Is the Word “Shrink” a Put-Down or a Term of Endearment?
Headshrinker, problem shrinker—what does it mean?
Posted August 13, 2012 | Reviewed by Jessica Schrader
As an industrial-organizational psychologist, I believe that I’m about as far away from being a “shrink” as you can get and still be a psychologist. Yet, I was recently referred to by a client organization as “our company’s shrink,” and I just saw a piece on “The Street” that advocated hiring a “shrink” (referring to an organizational psychologist) to fix your business.
Sometimes, when I tell a stranger I’m a psychologist, I’ll get the “Oh, a shrink” comment, and I cringe. But today I wondered if that’s a good or a bad thing, so I looked up the origin of the word and contemplated what it means for me, and for psychologists in general.
From what I can tell, the word shrink is a shortening of “headshrinker,” referring to Amazonian tribes who preserve and shrink the heads of their enemies—certainly not a very positive connection! So, on the dark side, there are connections to shamanism, magic, and spiritual rituals, but in a more positive light, it is also suggested that psychotherapists [the term was first used to describe psychiatrists and psychotherapists] who might “shrink” problems to make them more understandable.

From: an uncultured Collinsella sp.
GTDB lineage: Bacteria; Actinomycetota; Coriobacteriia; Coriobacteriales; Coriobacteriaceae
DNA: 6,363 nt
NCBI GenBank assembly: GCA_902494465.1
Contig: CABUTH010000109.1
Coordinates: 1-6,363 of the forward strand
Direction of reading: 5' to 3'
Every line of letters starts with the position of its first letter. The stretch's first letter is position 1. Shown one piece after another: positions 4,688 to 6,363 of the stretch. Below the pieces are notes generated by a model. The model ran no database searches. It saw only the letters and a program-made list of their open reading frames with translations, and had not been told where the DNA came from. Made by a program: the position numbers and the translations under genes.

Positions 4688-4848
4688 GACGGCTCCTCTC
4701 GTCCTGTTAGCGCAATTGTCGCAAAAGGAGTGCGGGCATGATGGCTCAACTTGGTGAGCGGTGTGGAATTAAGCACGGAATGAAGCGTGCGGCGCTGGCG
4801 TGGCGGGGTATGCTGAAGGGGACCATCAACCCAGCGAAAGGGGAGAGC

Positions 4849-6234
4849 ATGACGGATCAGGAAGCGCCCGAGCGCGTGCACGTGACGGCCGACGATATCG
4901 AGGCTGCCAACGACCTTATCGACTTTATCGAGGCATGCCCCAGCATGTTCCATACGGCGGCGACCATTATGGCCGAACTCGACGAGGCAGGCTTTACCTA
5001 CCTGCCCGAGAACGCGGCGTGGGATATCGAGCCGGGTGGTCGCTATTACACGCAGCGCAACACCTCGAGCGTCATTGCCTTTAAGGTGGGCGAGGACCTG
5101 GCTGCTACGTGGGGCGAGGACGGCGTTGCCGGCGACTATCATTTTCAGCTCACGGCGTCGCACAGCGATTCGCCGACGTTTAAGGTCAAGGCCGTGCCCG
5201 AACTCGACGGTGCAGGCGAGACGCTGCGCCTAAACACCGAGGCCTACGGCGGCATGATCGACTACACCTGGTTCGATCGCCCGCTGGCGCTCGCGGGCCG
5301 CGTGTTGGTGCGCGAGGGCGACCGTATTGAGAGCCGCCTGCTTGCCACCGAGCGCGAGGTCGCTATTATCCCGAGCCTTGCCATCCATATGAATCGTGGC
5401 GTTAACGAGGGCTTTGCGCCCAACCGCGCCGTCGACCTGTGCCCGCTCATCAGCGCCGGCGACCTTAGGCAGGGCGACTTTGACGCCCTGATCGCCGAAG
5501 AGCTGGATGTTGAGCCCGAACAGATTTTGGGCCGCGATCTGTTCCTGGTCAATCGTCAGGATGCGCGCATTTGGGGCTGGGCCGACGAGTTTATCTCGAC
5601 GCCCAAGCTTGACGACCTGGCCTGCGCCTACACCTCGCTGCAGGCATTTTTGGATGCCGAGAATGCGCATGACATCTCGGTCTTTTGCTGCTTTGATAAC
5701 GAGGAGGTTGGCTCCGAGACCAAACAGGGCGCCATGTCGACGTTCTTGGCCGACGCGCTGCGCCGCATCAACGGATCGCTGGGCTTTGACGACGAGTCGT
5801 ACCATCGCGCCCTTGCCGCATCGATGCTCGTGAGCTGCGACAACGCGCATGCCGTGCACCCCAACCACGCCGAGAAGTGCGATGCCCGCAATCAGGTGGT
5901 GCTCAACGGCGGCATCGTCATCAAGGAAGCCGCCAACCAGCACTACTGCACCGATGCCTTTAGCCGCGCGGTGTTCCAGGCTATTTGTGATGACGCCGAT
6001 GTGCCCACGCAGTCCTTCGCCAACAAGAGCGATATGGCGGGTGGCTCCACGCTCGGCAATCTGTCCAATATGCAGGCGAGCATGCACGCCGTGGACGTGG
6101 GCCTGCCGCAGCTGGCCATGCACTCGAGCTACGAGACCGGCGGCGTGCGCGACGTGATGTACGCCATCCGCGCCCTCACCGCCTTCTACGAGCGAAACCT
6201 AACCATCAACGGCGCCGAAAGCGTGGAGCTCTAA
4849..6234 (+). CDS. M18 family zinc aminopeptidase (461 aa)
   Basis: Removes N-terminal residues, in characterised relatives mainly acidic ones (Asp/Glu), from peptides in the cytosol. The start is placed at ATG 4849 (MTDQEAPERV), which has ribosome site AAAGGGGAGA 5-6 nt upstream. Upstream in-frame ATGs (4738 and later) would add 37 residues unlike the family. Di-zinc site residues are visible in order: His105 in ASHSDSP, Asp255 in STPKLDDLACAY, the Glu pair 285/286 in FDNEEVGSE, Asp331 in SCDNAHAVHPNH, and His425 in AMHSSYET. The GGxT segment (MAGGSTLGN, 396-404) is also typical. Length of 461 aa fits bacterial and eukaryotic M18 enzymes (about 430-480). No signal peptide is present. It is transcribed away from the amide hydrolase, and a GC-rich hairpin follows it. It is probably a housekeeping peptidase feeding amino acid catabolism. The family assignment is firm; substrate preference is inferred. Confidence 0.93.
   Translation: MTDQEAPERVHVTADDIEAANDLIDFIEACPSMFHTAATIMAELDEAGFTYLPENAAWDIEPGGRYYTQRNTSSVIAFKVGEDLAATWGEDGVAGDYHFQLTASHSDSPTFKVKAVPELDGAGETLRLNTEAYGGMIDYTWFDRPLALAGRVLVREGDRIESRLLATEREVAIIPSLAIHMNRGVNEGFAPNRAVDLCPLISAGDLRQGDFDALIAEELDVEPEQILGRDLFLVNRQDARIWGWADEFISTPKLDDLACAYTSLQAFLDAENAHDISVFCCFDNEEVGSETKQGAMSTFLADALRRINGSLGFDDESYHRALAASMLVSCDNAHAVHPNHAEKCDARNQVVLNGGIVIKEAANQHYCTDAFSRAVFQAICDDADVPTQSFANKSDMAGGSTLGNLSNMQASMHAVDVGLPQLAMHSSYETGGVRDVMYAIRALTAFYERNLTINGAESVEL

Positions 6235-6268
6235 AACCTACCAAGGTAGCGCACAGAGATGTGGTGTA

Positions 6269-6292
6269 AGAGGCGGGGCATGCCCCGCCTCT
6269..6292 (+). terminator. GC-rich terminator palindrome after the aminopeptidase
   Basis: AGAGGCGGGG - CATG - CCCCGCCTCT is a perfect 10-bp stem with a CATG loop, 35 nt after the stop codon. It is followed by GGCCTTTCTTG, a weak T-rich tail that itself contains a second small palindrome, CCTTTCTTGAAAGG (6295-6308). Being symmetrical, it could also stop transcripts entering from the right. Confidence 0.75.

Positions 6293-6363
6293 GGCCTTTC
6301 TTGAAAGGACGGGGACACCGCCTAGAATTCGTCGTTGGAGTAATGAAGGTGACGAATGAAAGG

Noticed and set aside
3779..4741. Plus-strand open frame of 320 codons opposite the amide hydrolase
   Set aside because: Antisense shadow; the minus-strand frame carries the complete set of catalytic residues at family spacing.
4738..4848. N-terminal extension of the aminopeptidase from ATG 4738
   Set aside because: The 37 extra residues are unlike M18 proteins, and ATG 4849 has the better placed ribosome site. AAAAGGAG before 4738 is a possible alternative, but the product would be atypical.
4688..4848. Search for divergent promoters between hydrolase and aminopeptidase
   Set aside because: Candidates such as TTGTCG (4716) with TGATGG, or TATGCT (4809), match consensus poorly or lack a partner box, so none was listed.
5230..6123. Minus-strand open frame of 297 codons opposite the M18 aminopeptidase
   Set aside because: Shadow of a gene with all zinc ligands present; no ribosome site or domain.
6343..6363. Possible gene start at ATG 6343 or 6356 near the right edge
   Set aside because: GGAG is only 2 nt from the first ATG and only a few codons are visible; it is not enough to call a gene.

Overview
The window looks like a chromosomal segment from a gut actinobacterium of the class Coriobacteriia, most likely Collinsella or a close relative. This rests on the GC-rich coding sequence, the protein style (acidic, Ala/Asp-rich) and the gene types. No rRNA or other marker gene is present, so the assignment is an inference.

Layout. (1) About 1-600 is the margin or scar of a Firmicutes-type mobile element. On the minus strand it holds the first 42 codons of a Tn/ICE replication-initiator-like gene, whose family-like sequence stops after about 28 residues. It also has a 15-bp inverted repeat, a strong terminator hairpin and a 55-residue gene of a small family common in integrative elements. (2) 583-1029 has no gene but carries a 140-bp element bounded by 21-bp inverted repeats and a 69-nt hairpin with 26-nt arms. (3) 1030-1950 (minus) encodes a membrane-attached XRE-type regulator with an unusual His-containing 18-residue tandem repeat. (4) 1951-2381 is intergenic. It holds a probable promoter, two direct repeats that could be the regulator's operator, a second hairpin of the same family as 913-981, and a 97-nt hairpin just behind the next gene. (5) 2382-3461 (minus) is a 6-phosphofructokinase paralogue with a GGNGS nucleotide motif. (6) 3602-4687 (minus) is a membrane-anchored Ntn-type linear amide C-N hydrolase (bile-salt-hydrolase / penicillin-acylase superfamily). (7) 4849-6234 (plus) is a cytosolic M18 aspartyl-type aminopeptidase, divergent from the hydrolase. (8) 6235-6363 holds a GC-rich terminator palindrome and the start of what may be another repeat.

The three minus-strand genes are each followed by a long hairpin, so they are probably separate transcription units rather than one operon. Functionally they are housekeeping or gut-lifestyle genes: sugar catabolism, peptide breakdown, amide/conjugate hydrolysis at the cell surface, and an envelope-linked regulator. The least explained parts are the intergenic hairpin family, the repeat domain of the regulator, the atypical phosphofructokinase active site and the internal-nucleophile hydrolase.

As I reflect back on the impact that the word (and idea) of a shrink has had on me, I recall a few episodes where potential business clients reacted negatively to the idea of hiring an organizational psychologist (as in, “We may have a few problems here in the company, but we certainly don’t need a shrink!”). On the other hand, I recall a CEO putting his arm around me and introducing me proudly [I think] as “our corporate shrink!”
I think the bottom line is this: There are enough negative connotations to the word, “shrink,” that make it a turn-off to many psychologists, and it seems to be particularly inapplicable (and perhaps offensive) to psychologists who aren’t involved in psychotherapy, such as industrial-organizational psychologists. But as with many nicknames, it could actually be used as a way of making an informal connection—a sort of term of endearment.
Of course, other professions have negative slang terms (physicians have been called “sawbones” or “leech” referring to rather ancient practices; lawyers have been called “sharks” or “mouthpieces”), so creating professional nicknames seems to be common.
What are your thoughts? Is “shrink” a put-down or a term of endearment?
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